Often times I hear teachers use the term guided reading or strategy lessons, when they are talking about small reading groups.
This is one of the biggest challenges of being a teacher, particularly in the primary grades; having a common language with other teachers in your grade or school. Depending on the books or articles you read or the experts you talk with, the terms used for similar topics are different. So what they mean, really depends on their background knowledge.
For many years small group reading instruction was just that, meeting with small groups of students to read a story together from a basal reader. Often the teacher had a low, average, and high group of children and those groups stayed together for the whole school year. There was really no expectation that the groups would change, unless a child moved into your classroom or someone didn’t fit in the group in major way.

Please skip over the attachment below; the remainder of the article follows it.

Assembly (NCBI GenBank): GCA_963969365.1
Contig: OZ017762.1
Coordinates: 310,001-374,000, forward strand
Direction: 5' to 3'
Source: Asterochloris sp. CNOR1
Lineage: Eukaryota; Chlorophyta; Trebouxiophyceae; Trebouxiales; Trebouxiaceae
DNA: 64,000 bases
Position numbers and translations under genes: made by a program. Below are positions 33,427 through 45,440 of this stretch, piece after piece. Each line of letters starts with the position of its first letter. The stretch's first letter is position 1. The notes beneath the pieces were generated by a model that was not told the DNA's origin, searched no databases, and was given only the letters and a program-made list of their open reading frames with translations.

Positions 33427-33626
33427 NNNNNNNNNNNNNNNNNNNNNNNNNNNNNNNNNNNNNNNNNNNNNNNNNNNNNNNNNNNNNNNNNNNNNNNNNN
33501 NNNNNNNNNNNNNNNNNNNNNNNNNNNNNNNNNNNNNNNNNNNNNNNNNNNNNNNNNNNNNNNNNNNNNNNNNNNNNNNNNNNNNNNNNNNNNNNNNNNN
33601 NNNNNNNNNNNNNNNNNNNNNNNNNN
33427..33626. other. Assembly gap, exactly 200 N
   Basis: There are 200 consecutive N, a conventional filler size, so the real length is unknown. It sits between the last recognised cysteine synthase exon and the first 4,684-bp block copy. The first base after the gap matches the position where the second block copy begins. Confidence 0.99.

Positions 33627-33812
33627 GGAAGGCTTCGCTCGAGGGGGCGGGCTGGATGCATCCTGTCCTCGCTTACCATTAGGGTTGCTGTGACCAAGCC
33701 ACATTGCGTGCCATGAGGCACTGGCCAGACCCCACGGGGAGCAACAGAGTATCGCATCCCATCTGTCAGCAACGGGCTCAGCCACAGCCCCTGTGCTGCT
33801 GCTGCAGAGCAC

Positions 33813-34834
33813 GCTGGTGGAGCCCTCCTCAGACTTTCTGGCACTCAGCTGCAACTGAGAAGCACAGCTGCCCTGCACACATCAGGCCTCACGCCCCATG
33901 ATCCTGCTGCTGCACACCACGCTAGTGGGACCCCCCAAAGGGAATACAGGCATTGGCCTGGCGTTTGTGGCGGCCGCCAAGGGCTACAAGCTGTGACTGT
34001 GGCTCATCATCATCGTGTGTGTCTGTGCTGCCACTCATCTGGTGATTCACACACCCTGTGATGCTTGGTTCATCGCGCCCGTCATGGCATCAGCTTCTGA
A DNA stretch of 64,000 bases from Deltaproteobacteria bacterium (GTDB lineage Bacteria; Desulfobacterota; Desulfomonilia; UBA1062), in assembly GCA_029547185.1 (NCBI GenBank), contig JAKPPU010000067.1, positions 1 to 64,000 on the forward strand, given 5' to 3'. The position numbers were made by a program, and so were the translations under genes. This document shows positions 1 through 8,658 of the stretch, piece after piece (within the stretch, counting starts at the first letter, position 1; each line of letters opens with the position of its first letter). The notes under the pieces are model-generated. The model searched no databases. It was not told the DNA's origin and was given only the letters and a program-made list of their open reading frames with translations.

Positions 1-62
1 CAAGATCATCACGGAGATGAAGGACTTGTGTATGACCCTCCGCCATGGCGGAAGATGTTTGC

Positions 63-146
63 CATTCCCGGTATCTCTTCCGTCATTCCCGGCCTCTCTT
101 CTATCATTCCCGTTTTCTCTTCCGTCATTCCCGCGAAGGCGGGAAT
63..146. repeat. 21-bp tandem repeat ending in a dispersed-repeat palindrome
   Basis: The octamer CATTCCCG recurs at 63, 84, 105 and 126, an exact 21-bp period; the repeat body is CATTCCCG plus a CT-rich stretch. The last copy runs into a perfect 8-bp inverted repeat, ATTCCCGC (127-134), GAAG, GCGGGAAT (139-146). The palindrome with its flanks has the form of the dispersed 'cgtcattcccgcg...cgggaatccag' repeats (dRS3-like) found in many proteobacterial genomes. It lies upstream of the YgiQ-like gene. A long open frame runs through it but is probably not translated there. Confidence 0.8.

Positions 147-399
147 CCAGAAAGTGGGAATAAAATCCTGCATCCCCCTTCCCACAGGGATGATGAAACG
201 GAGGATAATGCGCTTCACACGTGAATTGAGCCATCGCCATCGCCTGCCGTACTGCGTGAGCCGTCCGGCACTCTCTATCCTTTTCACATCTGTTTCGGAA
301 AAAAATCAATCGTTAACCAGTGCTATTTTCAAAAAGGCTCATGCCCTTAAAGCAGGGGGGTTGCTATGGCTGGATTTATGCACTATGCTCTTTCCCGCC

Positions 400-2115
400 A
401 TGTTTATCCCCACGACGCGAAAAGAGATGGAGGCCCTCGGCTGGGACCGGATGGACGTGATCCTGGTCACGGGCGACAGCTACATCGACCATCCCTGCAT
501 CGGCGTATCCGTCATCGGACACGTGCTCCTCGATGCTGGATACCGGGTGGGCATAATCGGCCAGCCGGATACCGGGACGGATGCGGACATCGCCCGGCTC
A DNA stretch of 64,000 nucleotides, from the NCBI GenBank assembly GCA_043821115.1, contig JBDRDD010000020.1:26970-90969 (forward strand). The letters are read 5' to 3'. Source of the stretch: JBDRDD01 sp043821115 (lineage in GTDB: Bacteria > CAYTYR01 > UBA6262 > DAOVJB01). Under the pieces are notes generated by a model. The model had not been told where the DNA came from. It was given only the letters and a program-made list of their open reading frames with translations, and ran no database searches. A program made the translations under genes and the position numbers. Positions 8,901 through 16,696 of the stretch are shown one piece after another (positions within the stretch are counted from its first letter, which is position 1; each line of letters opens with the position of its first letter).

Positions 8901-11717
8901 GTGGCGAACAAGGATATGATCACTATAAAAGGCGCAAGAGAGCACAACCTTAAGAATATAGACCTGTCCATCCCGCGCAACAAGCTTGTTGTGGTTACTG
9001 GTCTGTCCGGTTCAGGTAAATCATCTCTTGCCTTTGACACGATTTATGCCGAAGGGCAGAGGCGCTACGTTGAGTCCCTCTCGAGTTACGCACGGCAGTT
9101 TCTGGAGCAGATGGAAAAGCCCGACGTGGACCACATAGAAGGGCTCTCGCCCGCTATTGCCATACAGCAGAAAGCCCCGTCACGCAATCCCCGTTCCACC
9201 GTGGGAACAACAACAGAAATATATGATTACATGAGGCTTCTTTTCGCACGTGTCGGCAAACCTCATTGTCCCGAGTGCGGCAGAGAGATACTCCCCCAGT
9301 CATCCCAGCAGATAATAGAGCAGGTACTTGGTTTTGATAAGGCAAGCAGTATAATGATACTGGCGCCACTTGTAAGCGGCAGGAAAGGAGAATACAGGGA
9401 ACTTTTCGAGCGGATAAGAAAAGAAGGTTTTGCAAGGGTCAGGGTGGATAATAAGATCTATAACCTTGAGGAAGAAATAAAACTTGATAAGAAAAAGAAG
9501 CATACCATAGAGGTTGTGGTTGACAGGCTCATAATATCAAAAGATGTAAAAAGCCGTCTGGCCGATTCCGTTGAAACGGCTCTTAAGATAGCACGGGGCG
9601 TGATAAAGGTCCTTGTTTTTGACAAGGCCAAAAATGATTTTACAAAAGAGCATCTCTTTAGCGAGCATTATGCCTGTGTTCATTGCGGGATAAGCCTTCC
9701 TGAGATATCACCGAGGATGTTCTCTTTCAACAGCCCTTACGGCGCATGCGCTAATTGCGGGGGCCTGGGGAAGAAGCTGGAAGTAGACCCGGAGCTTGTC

In the early 1990’s a group of primary grade teachers associated with The Ohio State University came together to explore things from a different perspective. From their work the Balanced Literacy Framework emerged particularly for K-2 classrooms. Guided Reading is one of the essential components of the framework, the others being Interactive Read Aloud, Shared Reading, and Independent Reading. Since this is a literacy framework, the writing components include Shared Writing, Interactive Writing, Guided Writing (or Writing Workshop), and Independent Writing. Later grades 3 – 6 were included in this exploration.
What is Guided Reading?